So… that’s exactly how the story played out, and now we’re here. I’m going to go ahead and throw out the idea that maybe I didn’t hate the game then and still don’t now but instead recognized something that was being done to the game’s detriment that wound up killing its playerbase once more people hit the level cap. It’s just crazy enough to be plausible.
7. Star Wars: The Old Republic
This one came about when I was laying out the strengths and weaknesses of both games for the Epic MMO battle between Star Wars: The Old Republic and Star Trek Online. Despite the fact that the former came out ahead, some of the negative things I said about it mean that I hate it, when I have traditionally been one of the voices of positivity for the game (sometimes even surpassing MOP’s SWTOR columnist Larry in having nice things to say). I’ve got the book published as a reference for the game on my shelf, even; it’s next to my FFXIV lorebook.
There’s a lot of stuff I don’t like about the game’s direction over the years, and boy, if you know me you know I needed time in the angrydome about the latest bone-headed management of server merges. (Hey, no more roleplaying servers! Bye forever.) But that’s not the same as hating the game. That’s the opposite of hating the game.
8. City of Heroes
When the game was live, there were various reasons I was accused of hating it. I got a lot of them, even, since I was writing a weekly column about it. Now that the game isn’t live, I’ve been told that I hate it because I still do have critiques of the game and have suggested on multiple occasions that moving on from the game’s shutdown is probably a healthy idea.
Of course, pretty much anyone who’s read my writing over the years know that’s absurd. I do my best to remember City of Heroes as it was, rather than the idealized everything-was-fine version that it’s so easy to lionize now that it’s not around to have issues. Sometimes that means I still do idealize the game, but it’s not for lack of trying to avoid that. (I recently had forgotten how bad its Enhancement inventory was, but I was thankfully corrected.) None of that means hating the game; it means caring.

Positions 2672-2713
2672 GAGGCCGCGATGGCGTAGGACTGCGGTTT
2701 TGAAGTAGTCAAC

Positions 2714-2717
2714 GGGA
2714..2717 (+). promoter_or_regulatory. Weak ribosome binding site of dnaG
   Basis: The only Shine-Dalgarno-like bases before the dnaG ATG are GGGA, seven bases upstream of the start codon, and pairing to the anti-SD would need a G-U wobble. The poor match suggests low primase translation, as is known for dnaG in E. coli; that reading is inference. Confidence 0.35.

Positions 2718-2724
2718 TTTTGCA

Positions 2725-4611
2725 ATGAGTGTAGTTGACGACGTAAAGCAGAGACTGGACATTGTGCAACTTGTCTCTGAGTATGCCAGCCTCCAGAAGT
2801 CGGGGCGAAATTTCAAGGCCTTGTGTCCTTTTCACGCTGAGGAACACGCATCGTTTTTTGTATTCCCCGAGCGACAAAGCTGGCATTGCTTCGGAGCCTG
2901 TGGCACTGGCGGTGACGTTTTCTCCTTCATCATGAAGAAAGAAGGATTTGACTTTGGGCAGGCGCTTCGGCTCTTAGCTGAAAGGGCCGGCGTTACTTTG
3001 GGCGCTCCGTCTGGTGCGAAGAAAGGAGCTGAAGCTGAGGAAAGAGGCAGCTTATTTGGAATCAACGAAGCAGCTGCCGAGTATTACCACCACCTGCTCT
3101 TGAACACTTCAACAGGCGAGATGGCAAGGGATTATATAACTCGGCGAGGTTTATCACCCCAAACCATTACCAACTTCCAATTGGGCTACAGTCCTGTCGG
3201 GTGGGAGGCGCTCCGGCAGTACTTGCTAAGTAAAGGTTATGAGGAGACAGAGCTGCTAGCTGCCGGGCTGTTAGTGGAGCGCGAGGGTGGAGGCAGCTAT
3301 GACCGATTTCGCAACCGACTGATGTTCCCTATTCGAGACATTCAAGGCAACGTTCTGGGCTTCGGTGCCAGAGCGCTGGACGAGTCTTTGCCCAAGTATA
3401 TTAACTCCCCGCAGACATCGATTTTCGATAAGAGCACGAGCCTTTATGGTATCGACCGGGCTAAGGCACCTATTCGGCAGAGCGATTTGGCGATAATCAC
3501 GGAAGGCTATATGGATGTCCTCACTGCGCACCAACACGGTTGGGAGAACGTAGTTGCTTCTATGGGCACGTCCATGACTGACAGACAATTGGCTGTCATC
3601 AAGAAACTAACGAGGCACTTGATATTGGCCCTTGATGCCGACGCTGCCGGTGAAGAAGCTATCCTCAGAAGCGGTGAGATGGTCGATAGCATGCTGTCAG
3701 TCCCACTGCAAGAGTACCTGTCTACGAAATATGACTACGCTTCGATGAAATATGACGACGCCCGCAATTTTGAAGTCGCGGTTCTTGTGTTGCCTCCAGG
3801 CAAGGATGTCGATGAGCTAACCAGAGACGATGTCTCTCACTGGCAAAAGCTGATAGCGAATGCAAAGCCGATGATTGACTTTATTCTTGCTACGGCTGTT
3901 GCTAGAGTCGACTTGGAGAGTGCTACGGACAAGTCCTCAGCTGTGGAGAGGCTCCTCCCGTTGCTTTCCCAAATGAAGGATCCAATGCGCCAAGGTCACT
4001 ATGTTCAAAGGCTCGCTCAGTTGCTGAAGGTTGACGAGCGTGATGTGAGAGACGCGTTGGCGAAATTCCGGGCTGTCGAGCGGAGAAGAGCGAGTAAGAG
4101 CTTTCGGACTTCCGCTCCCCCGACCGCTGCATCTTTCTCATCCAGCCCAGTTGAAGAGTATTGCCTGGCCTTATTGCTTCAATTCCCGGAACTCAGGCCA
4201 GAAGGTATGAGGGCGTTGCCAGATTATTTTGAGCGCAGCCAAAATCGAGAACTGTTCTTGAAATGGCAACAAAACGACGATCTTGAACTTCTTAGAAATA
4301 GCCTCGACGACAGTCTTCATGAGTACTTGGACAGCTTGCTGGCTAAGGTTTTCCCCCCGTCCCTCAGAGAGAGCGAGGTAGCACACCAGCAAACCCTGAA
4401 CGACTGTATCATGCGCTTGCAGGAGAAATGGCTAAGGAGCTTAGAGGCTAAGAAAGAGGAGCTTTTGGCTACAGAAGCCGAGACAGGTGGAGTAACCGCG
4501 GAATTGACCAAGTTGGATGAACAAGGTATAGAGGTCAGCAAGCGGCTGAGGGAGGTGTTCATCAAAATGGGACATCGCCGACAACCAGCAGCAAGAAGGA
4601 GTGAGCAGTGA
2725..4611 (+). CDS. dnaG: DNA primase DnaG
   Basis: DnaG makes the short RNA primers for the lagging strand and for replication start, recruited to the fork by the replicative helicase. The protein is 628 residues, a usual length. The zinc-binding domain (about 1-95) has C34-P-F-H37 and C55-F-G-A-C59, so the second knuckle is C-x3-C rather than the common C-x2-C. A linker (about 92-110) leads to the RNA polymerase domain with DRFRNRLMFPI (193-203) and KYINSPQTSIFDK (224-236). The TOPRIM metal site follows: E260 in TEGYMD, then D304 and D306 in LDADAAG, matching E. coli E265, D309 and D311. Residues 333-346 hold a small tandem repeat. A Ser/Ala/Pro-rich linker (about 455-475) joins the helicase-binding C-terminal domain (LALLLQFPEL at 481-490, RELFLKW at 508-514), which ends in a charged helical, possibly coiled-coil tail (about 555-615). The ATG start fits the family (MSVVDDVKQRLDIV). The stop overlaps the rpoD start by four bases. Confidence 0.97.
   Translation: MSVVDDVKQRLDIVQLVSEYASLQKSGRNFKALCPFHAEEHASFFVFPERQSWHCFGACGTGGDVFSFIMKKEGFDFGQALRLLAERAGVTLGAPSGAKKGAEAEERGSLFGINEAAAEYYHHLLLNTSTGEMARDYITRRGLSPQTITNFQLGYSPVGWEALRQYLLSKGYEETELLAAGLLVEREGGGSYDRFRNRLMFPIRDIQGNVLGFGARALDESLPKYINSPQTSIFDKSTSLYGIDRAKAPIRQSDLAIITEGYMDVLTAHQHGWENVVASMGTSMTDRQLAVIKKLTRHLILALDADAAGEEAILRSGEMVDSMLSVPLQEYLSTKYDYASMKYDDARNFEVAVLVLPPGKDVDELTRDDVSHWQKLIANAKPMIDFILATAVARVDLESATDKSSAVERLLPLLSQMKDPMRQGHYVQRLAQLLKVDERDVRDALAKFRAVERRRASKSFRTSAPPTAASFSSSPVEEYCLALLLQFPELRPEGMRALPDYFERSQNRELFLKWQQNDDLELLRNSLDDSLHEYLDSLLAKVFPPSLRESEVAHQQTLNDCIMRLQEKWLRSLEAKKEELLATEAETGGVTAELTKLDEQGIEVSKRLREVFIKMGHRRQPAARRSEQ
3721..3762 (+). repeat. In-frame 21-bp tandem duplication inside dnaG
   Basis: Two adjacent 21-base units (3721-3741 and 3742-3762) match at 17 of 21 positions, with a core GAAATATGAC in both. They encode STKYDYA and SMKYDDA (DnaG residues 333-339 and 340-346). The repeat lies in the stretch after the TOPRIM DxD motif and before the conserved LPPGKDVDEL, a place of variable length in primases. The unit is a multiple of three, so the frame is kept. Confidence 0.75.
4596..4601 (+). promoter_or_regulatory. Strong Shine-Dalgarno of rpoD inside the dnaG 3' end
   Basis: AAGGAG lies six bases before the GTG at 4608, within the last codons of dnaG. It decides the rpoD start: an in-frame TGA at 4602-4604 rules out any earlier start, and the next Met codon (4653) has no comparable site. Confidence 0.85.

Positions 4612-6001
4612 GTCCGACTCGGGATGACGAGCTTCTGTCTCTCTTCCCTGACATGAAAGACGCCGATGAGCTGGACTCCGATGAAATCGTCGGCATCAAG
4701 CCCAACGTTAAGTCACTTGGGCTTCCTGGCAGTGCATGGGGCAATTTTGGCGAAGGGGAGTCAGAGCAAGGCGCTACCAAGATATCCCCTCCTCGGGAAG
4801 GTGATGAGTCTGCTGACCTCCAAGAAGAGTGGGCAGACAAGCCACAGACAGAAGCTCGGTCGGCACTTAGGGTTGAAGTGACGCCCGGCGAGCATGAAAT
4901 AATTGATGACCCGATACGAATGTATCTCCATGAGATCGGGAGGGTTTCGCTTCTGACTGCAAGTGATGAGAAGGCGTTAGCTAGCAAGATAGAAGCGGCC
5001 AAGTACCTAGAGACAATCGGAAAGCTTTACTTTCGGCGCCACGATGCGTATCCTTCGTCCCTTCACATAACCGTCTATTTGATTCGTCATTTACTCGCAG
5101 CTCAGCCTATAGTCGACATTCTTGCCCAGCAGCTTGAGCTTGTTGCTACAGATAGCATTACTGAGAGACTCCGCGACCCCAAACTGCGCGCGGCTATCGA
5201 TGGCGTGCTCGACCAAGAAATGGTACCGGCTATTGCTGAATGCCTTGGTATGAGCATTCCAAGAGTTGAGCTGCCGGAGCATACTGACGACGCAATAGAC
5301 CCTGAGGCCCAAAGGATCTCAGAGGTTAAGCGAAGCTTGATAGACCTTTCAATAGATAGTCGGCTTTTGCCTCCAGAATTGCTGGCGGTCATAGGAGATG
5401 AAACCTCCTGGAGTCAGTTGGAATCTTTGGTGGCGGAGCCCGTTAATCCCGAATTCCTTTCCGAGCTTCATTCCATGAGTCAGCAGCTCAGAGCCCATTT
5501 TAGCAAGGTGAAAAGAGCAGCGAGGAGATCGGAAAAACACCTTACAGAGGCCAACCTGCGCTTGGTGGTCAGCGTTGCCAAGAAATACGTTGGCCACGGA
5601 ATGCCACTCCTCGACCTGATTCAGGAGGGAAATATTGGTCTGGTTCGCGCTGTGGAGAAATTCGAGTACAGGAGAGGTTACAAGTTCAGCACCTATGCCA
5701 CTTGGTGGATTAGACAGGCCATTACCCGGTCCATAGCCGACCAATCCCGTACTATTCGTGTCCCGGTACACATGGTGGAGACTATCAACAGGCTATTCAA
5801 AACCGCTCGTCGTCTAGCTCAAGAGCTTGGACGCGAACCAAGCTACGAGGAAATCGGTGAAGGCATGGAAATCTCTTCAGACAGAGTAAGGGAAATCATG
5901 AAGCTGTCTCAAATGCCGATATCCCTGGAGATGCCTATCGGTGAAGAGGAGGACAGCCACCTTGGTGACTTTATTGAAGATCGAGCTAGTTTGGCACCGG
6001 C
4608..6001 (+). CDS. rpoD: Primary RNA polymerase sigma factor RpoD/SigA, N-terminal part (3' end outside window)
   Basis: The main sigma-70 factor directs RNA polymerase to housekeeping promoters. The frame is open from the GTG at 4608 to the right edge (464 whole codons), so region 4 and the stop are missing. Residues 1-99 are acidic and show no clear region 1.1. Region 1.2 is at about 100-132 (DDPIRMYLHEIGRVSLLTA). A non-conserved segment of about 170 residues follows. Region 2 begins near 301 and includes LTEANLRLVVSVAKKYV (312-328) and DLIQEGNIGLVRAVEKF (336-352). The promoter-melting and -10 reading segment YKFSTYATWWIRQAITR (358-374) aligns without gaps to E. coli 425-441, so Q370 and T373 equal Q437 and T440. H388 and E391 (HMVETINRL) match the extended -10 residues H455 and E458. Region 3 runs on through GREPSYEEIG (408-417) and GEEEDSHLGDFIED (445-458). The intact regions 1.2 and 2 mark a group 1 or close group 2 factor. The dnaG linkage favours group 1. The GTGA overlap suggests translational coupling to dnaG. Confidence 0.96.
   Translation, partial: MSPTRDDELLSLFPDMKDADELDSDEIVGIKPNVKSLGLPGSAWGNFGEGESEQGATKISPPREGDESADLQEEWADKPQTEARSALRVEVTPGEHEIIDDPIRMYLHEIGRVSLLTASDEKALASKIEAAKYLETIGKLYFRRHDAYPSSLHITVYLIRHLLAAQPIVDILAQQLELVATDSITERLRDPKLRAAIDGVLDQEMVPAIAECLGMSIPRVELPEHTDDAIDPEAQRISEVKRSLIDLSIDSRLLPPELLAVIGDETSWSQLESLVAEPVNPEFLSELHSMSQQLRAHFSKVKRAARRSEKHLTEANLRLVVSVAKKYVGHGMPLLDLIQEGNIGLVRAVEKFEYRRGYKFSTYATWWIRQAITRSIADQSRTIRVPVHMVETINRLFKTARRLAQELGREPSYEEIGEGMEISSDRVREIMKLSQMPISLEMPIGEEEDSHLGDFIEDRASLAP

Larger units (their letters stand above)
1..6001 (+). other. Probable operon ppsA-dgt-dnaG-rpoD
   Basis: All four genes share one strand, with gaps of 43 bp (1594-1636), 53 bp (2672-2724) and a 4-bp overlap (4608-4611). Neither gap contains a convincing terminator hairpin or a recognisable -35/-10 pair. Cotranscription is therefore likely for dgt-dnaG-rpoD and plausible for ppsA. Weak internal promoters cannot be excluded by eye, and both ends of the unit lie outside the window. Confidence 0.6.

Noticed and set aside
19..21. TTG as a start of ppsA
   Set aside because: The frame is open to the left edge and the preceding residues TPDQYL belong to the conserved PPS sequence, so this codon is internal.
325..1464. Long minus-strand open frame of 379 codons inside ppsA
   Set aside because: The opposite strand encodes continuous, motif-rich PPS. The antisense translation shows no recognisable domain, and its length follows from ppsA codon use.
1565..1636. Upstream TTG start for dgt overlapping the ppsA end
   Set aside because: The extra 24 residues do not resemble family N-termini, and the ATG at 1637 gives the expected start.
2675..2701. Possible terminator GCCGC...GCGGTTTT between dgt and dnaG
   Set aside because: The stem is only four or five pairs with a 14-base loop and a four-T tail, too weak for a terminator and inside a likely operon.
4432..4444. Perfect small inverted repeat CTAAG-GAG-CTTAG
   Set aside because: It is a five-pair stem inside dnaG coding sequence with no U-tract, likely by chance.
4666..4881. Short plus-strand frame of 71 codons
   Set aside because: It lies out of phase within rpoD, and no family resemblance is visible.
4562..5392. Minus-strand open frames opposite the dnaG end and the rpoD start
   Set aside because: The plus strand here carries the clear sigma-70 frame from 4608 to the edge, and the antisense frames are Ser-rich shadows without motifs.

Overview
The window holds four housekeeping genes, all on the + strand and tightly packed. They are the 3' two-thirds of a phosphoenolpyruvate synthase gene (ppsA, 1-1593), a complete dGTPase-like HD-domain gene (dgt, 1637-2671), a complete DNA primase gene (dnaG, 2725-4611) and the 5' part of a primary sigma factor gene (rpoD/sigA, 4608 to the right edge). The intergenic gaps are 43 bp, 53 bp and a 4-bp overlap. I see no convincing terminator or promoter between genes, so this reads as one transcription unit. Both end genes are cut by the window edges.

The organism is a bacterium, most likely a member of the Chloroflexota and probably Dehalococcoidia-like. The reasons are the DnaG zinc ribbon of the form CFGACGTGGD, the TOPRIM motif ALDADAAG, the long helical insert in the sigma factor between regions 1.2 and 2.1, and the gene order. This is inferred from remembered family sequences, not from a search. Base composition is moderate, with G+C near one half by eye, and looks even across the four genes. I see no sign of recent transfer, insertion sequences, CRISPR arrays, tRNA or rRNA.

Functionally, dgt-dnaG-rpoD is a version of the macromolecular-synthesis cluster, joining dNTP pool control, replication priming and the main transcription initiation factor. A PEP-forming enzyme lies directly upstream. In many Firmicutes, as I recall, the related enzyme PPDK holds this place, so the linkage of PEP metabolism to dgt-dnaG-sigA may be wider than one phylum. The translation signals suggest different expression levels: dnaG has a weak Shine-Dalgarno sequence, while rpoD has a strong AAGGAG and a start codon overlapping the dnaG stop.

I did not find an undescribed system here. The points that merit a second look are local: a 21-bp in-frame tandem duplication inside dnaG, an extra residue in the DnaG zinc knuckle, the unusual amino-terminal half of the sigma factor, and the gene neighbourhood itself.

9. World of Warcraft
Boy, if only I had written a whole article about positivity not being the same as affection… oh, wait, I did. Specifically about World of Warcraft, but also about games in general. And the sort of thing that puts the lie to the whole premise here because every single game on this list so far is a game that I like.
Yes, this is a direct sequel to that one, but sometimes you intentionally hide the lede to make a point. This isn’t even the first time I’ve done that.
If you asked me to list my favorite games of all time – not MMOs, but video games in general – World of Warcraft would be on there. It’s definitely one of the greatest MMOs ever made. And I have a lot of criticisms of how it’s being handled these days, not because I hate the game but because I know full well it has the possibility to be better. I have lots of nice things to say about Legion, lots of less-nice things to say, and tons of feelings about the title from top to bottom.
The thing is that the most insightful criticism comes from a place of affection. Someone who doesn’t know you or dislikes you isn’t going to be able to give you a clear picture of how to improve your life or your behavior; someone who knows you inside and out can give you the harsh feedback you need. Sometimes I need people in my life to tell me that I’m fucking things up horribly. That isn’t because the people telling me that dislike me; it’s because they know me well enough to evaluate me from a place of compassion.
My feelings about WoW have never been “darn, you suck.” They’ve consistently been “why are you not doing a better job with this when you have the resources.”
Dismissing criticism because “oh, you obviously just hate the game” is a knee-jerk reaction that makes it easy to stop evaluating that critique, but it doesn’t offer additional insight. If anything, it tends to suggest that the criticism was on-point enough that it’s uncomfortable.
All right, you got me, I really don’t like Darkfall. Fair cop!